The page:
Blow-up result in a Cauchy problem for the nonlinear viscoelastic Petrovsky equation |
Erhan Pişkin |
Dicle University, Department of Mathematics, 21280 Diyarbakır, Turkey E-mail: episkin@dicle.edu.tr |
Copyright © 2014 Erhan Pişkin. This is an open access article distributed under the Creative Commons Attribution License, which permits unrestricted use, distribution, and reproduction in any medium, provided the original work is properly cited.
ABSTRACT
In this paper, we consider a Cauchy problem for the nonlinear viscoelastic Petrovsky equation. We obtain the blow up of solutions by applying a lemma due to Zhou.
Keywords: Blow Up; Cauchy Problem; Nonlinear Viscoelastic Petrovsky Equation.
1. INTRODUCTION
In [5], Li et al. considered the following nonlinear viscoelastic Petrovsky problem
(1) |
where is a bounded domain in with a smooth boundary is the unit outer normal on and g is a nonnegative memory term. They established some asymptotic behavior and blow up results for solutions with positive initial energy.
Guesmia [3] studied the problem
(2)
where is a bounded function? Under some assumptions, he showed the solution of (2) decay results by using the semigroup method. In [7], Messaoudi investigated the semilinear Petrovsky equation
(3)
He showed that the solution blows up in finite time if and while it exists globally if in [9], Wu and Tsai showed that the solution of (3) is global under some conditions. Also, Chen and Zhou [2] studied the blow up of the solution of (3).
Recently, Li et al. [6] considered the following Petrovsky equation
(4)
The authors obtained global existence, decay and blow up of the solution. Very recently, Pişkin and Polat [8] studied the decay of the solution of the problem (4).
In this paper, our aim is to extend the result of [5], established in bounded domains, to the problem in unbounded domains. Namely, we consider the following Cauchy problem
(5)
where are functions to be specified later.
This paper is organized as follows. In section 2, we present some notations, lemmas, and the local existence theorem. In section 3, under suitable conditions on the initial data, we prove a finite time blow up result.
2. PRELIMINARY NOTES
In this section, we give some assumptions and lemmas which will be used throughout this work. Hereafter we denote by and the norm of and respectively. First, we make the following assumptions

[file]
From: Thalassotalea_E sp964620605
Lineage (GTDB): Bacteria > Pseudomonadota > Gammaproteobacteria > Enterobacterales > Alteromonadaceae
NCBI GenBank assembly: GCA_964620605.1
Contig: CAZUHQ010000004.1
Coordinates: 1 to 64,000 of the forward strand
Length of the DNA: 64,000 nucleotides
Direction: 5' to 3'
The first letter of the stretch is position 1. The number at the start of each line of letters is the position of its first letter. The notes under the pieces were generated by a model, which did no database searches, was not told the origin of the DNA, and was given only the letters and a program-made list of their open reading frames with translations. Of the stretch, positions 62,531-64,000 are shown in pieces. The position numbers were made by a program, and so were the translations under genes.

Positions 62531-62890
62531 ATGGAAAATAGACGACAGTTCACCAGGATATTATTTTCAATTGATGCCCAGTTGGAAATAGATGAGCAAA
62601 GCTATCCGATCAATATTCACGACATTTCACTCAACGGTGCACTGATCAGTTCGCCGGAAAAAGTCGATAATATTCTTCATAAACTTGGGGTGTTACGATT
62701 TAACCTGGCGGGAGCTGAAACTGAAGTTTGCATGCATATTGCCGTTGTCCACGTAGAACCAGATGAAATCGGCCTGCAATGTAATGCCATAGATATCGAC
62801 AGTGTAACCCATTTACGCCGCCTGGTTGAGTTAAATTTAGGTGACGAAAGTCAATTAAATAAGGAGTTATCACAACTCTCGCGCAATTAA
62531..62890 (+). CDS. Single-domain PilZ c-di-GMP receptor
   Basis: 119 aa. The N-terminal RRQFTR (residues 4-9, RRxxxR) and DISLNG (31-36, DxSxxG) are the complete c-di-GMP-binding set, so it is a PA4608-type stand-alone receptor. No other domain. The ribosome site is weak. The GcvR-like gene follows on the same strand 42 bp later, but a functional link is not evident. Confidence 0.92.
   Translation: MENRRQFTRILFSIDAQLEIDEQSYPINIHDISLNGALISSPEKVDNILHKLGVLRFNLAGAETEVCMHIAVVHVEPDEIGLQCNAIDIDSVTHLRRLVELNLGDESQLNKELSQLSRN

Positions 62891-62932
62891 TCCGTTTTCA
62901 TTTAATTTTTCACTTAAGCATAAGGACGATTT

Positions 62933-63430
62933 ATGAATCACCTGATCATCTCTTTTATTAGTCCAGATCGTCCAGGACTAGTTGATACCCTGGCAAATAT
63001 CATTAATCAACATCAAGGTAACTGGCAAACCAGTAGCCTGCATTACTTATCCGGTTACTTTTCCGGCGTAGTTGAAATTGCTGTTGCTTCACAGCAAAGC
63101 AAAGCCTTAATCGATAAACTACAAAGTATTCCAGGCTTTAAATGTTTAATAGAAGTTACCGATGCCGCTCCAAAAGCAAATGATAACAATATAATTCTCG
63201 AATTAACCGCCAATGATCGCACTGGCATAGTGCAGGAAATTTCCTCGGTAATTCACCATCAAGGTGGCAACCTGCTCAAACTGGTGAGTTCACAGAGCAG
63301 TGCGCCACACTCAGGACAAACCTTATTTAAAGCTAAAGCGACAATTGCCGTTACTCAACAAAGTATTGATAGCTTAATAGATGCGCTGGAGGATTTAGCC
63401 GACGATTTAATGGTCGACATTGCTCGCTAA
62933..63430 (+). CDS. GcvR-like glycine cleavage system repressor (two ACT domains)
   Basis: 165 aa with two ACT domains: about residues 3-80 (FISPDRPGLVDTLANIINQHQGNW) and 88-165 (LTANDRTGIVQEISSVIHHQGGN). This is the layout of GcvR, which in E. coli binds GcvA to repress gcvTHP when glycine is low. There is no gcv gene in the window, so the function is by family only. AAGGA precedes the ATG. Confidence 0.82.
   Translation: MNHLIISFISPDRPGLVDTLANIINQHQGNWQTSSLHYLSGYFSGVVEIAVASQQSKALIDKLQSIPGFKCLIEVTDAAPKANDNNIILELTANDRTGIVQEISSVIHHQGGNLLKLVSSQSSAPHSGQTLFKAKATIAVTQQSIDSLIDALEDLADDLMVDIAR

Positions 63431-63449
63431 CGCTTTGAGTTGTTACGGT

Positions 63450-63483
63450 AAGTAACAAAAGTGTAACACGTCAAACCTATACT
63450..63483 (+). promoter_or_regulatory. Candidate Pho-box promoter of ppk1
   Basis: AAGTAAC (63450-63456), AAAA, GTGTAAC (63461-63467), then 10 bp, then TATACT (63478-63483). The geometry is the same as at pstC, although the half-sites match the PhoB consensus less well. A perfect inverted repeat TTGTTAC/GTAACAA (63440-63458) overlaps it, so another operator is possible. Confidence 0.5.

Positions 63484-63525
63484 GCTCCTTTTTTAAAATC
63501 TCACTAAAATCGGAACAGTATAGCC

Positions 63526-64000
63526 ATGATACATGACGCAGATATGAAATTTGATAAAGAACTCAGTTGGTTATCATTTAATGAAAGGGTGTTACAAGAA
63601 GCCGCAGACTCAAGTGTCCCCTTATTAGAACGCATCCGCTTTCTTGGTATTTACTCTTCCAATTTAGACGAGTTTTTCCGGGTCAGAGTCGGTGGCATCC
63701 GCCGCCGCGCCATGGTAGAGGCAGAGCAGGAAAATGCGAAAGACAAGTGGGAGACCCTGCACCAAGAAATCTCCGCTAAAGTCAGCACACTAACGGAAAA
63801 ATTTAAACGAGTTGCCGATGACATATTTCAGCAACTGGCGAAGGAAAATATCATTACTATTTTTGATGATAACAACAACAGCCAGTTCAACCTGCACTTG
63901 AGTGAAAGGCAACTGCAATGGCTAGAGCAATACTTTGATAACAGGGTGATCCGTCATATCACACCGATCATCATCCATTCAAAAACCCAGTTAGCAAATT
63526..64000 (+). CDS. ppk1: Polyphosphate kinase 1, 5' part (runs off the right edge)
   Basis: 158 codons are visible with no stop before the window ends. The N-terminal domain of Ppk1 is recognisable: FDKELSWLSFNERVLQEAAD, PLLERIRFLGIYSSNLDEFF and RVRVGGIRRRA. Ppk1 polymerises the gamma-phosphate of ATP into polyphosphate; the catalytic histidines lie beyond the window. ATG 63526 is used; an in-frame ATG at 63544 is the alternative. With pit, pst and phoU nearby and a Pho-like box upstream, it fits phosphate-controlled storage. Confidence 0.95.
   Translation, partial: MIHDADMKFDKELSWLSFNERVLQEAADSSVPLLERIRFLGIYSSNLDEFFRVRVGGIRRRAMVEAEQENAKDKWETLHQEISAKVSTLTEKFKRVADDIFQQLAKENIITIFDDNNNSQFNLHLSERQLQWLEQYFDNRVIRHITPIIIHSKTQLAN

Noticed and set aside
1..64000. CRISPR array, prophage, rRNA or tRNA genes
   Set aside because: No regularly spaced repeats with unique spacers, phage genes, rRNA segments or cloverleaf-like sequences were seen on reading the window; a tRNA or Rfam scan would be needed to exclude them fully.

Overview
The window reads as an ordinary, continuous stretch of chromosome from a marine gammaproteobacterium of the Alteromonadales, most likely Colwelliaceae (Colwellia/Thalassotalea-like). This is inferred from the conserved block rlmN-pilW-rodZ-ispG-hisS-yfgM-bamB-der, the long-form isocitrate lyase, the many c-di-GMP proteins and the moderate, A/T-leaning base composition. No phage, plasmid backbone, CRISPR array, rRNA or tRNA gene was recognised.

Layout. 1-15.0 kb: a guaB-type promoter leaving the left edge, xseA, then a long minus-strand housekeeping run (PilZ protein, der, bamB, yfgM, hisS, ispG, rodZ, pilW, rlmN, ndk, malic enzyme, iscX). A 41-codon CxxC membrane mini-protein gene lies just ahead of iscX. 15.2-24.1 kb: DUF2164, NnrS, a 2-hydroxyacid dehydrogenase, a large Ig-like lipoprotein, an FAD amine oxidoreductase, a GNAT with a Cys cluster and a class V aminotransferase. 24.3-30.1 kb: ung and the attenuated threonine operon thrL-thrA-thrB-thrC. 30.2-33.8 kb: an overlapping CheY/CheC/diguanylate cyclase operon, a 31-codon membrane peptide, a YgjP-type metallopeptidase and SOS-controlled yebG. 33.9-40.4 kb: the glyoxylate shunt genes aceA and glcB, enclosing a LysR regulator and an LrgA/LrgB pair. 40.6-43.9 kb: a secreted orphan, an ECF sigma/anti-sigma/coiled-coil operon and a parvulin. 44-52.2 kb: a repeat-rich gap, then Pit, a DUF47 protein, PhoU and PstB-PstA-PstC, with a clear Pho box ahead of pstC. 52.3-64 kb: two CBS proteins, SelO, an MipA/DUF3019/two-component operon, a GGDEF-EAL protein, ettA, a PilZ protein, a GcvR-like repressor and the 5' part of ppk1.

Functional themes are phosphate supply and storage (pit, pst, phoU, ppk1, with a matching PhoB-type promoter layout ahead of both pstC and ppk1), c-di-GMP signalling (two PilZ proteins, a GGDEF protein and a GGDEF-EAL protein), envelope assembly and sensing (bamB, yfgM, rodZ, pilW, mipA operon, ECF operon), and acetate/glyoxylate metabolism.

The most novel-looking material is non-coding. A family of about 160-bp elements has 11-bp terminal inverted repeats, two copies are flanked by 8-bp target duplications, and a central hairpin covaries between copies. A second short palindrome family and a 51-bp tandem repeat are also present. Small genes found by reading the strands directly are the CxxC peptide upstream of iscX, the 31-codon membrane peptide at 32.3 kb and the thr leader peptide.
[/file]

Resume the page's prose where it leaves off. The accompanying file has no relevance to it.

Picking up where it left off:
(G) is a nonincreasing differentiable function such that
Next, we state the local existence theorem of the problem (5), which can be established by combining the arguments of [1], [7].
Theorem 1: (Local existence). Suppose that (G) holds, and if and if Then for any initial data with compact support, the problem (5) has a unique local solution
for small enough.
To obtain the result of this paper, we will introduce the modified energy functional
(6)
where
The next lemma shows that our energy functional (6) is a nonincreasing function along the solution of (5).
Lemma 2: is a nonincreasing function for and
(7)
Proof: By multiplying the equation in (5) by and integrating over we obtain (7).
3. BLOW UP OF SOLUTIONS
In this section, we shall show that the solution of the problem (5) blow up in finite time, by the similar arguments as in [4]. For the purpose, we give the lemma.
Lemma 3: [10] Suppose that is a twice continuously differentiable function satisfying
where are constants. Then, blow up in finite time.
Theorem 4: Suppose that (G) holds, and if and if Assume further that
(8)
Then for any initial data with compact support, satisfying
Then the corresponding solution blows up in finite time. In other words, there exists a positive constant such that
Proof: By multiplying the equation in (5) by and integrating over using integrating by parts, we obtain
(9)
the last term on the left side of (9) can be estimated as follows
(10)
Inserting (10) into (9), to get
To apply Lemma 3, we define
(11)
Therefore
(12)
and
(13)
Then, eq (5) is used to estimate (13) as follows
(14)
On using
Eq. (14) becomes
(15)
We then use Young inequality to estimate the second term in (15). Namely,
(16)
By combining (15) and (16), we get
(17)
From (12), (13) and (17), we obtain
(18)
Now, we exploit (6) to substitute for
Thus (18) takes the form
(19)
At this point we choose so that
and
This is, of course, possible by (8). We then conclude, from (19), that
(20)
Now, we use Hölder inequality to estimate as follows
where is such that
and is the ball, with radius centered at the origin. If we call the volume of the unit ball then
(21)
From the definition of we get
(22)
Combining (20)-(21), we have
From assumptions of Theorem, we deduce by continuity that there exists such that
so
Consequently, (22) implies that
It is easy to verify that the requirements of Lemma 3 are satisfied by
Therefore blow up in finite.
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